In various roles, Barrett participated in every incarnation of the popular science fiction Star Trek franchise produced during her lifetime, including live-action and animated versions, television and cinema, and all of the time periods in which the various series have been set.
She first appeared in Star Trek's initial pilot, "The Cage" (1964), as the USS Enterprise's unnamed first officer, "Number One". Barrett was romantically involved with Roddenberry, whose marriage was on the verge of failing at the time, and the idea of having an otherwise unknown woman in a leading role just because she was the producer's girlfriend is said to have infuriated NBC network executives who insisted that Roddenberry give the role to a man. William Shatner corroborated this in Star Trek Memories, and added that female viewers at test screenings hated the character as well. Shatner noted that women viewers felt she was "pushy" and "annoying" and also thought that "Number One shouldn't be trying so hard to fit in with the men." Barrett often joked that Roddenberry, given the choice between keeping Mr. Spock (whom the network also hated) or the woman character, "kept the Vulcan and married the woman, 'cause he didn't think Leonard [Nimoy] would have it the other way around."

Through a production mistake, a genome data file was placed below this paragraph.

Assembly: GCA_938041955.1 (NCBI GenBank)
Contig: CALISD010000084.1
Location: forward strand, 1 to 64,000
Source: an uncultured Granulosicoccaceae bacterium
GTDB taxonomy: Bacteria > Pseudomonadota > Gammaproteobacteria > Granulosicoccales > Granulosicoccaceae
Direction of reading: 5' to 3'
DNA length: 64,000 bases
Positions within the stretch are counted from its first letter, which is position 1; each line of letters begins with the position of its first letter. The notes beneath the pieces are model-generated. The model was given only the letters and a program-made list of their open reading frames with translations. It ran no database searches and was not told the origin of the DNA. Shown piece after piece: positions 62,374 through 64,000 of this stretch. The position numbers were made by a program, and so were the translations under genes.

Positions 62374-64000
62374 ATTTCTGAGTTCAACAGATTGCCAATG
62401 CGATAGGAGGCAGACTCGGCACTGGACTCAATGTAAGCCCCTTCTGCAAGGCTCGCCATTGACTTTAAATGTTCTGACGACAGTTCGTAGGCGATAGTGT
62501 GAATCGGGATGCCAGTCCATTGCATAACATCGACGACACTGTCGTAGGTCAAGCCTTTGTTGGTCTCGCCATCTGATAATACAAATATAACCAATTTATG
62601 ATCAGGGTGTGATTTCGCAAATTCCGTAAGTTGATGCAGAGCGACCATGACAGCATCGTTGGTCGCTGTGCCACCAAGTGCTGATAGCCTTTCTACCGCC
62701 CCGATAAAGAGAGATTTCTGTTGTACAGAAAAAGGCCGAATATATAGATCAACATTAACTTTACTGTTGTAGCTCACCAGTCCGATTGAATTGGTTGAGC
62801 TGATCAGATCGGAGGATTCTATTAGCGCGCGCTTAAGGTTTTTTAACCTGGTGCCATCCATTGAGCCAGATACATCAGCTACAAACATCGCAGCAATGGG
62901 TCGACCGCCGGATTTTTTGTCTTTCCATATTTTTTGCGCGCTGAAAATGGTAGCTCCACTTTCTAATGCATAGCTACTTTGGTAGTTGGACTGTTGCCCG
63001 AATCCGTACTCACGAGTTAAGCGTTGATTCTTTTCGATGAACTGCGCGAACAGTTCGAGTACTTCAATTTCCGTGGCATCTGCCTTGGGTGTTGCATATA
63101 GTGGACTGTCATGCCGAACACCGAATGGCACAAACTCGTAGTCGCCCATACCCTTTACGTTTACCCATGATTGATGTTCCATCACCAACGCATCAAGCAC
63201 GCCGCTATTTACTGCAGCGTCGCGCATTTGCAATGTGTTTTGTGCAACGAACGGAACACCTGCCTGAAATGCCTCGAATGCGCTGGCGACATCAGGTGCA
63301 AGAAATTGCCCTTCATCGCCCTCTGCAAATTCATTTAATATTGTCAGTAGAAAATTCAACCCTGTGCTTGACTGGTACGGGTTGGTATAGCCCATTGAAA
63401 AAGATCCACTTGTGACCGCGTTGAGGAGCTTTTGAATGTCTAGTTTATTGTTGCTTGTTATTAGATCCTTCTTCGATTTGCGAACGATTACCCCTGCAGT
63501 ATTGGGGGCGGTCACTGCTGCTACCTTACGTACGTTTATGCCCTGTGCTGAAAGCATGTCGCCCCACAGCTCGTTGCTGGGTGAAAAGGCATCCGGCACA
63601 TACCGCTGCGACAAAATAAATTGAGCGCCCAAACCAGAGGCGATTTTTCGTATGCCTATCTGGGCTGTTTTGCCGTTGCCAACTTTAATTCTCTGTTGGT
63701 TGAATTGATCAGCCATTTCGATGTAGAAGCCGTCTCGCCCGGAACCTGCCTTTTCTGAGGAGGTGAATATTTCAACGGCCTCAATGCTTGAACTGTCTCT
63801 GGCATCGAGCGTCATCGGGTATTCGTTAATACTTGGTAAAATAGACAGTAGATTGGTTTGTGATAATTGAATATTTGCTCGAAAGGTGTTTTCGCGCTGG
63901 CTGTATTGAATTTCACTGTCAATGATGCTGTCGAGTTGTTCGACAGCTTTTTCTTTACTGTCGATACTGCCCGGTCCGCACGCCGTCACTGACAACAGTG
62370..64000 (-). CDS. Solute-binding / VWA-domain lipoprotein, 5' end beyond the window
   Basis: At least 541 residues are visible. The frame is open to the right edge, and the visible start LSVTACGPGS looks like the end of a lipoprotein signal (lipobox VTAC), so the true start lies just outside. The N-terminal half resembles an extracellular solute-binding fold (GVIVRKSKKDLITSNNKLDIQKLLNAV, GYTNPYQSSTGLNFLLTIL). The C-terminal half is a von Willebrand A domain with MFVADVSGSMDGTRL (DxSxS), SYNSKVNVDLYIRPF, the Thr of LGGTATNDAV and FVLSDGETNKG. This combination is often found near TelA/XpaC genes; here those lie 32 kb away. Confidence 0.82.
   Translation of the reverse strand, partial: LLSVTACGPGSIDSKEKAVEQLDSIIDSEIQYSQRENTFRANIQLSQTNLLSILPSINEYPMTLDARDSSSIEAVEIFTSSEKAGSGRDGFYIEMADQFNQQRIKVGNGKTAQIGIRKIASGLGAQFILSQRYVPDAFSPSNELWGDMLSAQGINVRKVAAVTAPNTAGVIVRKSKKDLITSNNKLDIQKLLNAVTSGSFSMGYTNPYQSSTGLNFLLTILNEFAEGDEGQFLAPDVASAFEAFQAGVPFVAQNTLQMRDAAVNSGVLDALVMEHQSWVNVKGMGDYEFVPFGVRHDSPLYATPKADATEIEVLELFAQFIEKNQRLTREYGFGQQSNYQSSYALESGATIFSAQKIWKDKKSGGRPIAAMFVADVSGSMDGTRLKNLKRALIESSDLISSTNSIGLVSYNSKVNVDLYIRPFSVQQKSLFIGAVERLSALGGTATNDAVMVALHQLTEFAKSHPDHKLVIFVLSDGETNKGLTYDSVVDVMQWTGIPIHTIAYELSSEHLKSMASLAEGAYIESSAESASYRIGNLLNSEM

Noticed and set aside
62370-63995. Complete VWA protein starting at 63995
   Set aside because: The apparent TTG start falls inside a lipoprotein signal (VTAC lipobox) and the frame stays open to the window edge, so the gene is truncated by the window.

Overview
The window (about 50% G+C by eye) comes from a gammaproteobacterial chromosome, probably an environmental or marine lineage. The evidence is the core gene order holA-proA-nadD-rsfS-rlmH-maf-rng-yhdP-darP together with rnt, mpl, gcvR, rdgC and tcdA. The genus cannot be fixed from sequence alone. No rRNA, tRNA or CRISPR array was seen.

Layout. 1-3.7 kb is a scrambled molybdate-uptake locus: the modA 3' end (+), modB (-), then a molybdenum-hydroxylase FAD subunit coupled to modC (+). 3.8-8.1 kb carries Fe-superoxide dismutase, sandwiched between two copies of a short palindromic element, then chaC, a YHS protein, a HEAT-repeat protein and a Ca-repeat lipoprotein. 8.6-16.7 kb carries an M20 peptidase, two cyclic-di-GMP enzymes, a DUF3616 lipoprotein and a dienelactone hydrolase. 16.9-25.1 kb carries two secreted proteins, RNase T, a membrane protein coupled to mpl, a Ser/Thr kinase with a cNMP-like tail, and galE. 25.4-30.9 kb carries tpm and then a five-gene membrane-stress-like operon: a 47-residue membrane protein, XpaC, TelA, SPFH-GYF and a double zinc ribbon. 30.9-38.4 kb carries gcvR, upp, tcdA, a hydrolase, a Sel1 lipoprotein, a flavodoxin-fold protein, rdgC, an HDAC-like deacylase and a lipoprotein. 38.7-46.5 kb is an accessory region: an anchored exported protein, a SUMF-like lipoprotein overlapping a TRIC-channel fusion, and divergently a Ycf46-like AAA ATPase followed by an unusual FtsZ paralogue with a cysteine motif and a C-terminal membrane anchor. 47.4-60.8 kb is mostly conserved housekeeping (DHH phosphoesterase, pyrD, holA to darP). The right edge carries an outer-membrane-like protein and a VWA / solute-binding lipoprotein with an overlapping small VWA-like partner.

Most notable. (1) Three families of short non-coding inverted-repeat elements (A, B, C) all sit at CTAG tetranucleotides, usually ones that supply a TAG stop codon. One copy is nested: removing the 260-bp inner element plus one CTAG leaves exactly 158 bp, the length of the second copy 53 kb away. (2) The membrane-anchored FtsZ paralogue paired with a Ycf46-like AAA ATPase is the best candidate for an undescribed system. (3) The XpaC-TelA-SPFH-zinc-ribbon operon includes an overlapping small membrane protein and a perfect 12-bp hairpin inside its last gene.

Her role in subsequent episodes of Star Trek was altered to that of Nurse Christine Chapel, a frequently recurring character, known for her unrequited affection for the dispassionate Spock. Her first appearance as Chapel in film dailies prompted NBC executive Jerry Stanley to yodel "Well, well--look who's back!". In an early scene in Star Trek: The Motion Picture, viewers are informed that she has now become Doctor Chapel, a role which she reprised briefly in Star Trek IV: The Voyage Home. Barrett provided several voices for Star Trek: The Animated Series, including those of Nurse Chapel and a communications officer named M'Ress, an ailuroid officer who served alongside Uhura. She would return years later in Star Trek: The Next Generation, cast as the outrageously self-assertive, iconoclastic Betazoid ambassador Lwaxana Troi, who appeared as a recurring character in the series. Her character often vexed the captain of the Enterprise, Jean-Luc Picard, who spurned her amorous advances. Barrett later appeared as Ambassador Troi in several episodes of Star Trek: Deep Space Nine, where in stark contrast, she developed a strong relationship with Constable Odo.